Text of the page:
• 00:15:00 This video discusses the origins of the Industrial Revolution, which started in England in the mid-1700s with the invention of the steam engine. White, a pessimistic inventor, was unsuccessful in finding a new partner and broke up with his partner in 1773. This led to a period of depression, but Bolton, a dynamic manufacturer of Birmingham, recognized the potential of White's engine and teamed up with him in 1774. In five years, they had improved their prototypes and captured the market for steam engines for mining water from coal and iron mines. Bolton had bigger ambitions and warned that a small but significant alteration to their engine would make it much more useful. He urged water to be used as the ideal medium for converting the upward and downward motion of the engine into rotary motion, making it an efficient, powerful, and very safe wheeled machine. Bolton's money in cash and his artisans, his confidence renewed, embarked on this new and great idea. Wat left Scotland and joined Bolton in Birmingham in 1774, becoming partners in this two-man enterprise. These two men were about to become as you see giants of the Industrial Revolution. In five years, Bolton had improved his prototypes and captured the market for steam engines for mining water from coal and
  • 00:20:00 The Industrial Revolution began with the invention of the printing press, which was a successful sales tool for the factory in Bolton, Birmingham. The producer consolidated a wide variety of products, with its only sales argument being its impressive and constant quality level in silver objects for remarkably beautiful and beautiful medals, jewels, and buttons. Georgians were avid consumers of silver buttons, and the demand for buttons was high. Bolton had to develop all of the potential of a new management technique, division of labor, in order to meet the high demand for buttons. The workforce was just about to learn production in chain. The genius of Bolton was to end the production steps of products production. One who visited Bolton's factory would see workers with skill and no skill performing different parts of the process, such as rounding off stamping cutting, etching, or gilded. Today this seems obvious, but it was a revolutionary idea at the start of the 19th century, when the most famous economist of his time, Adam Smith, wrote the book "The Wealth of Nations." In this book, Smith described the wealth of nations as the production of a simple button was industrialized by the division of labor. Adam Smith focused on the fact that the production of a humble button can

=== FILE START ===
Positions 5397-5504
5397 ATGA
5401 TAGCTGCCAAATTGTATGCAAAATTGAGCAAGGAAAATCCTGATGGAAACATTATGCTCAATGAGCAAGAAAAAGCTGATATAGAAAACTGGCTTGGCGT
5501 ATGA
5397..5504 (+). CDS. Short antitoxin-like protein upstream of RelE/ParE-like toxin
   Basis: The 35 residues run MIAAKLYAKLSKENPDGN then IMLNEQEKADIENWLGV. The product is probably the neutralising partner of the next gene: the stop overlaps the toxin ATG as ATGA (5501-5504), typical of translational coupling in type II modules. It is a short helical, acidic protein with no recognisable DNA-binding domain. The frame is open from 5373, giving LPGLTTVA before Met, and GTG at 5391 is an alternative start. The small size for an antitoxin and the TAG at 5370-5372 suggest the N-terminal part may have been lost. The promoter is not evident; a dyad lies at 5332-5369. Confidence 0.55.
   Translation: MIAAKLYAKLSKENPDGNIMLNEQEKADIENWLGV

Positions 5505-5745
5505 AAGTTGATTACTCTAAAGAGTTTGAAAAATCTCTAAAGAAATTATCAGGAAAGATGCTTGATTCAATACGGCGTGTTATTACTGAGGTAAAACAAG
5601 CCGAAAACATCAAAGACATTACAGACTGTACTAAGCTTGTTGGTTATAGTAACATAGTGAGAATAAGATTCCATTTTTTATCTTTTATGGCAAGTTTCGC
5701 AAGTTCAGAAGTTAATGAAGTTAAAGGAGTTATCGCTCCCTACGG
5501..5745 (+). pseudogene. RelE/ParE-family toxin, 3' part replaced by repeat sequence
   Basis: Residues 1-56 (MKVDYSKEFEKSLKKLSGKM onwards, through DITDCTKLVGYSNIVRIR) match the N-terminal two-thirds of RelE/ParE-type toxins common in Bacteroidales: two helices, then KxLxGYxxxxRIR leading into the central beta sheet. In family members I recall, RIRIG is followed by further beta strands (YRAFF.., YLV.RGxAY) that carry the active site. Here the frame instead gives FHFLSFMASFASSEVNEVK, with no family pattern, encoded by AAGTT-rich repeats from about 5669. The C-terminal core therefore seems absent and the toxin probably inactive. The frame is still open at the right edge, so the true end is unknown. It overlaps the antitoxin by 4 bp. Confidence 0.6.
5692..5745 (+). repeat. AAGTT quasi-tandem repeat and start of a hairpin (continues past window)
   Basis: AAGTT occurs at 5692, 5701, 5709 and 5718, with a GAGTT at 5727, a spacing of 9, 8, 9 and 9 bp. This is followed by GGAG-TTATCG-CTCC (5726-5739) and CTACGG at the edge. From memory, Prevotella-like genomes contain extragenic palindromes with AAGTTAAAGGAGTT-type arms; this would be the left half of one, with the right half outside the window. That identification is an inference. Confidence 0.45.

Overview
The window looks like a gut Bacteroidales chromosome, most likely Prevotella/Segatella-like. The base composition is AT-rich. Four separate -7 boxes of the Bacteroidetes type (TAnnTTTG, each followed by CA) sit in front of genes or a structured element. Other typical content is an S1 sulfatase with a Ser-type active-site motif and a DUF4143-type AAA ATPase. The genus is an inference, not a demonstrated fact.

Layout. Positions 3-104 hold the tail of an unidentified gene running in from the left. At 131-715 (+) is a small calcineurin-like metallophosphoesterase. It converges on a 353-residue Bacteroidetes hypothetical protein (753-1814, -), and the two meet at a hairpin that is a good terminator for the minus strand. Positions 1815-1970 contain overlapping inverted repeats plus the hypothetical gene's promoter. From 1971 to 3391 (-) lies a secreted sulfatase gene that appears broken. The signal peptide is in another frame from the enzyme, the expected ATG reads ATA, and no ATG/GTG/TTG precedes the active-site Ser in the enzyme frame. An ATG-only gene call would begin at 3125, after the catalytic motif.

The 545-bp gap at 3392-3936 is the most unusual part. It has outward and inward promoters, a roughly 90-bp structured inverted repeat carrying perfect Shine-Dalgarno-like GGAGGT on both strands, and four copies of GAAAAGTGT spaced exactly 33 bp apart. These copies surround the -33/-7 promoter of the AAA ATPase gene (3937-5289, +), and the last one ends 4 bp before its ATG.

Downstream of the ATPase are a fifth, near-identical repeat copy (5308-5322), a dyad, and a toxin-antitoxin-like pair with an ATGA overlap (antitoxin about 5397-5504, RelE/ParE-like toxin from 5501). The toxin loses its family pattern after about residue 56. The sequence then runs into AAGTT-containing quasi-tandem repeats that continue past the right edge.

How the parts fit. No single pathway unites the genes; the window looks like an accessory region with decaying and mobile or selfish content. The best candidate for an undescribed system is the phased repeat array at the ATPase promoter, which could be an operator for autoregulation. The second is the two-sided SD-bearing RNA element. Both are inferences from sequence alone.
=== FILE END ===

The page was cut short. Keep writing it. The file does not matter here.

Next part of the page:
• 00:25:00 In the early 1800s, the process of industrialization began to spread throughout England textile districts. However, the textile workers' protests were unsuccessful, as they were forced to go jobless. 250,000 British textile workers disappeared due to hunger and lack of employment. One special type of loom, the kart loom, which revolutionized the world of the weaver and also introduced the technological revolution of today, was invented by Joseph Amarilla in 1801. The clever part was that the stamped patterns could be woven automatically. In 1820, the industrial process exploded in all of England's new textile districts, but the textile workers' protests were again in vain. English weavers, facing an agonizing lack of prospects, would literally disappear - 250,000 of them in all. Amarilla's special loom, the kart loom, not only revolutionized the world of the weaver; it also set in motion the technological revolution of today. The loom is presented here with its needles and hooks, which are inserted into the holes on the cards. With these cards, the weavers are able to control the warp and weft threads by below. If there is a hole, the card passes through it; if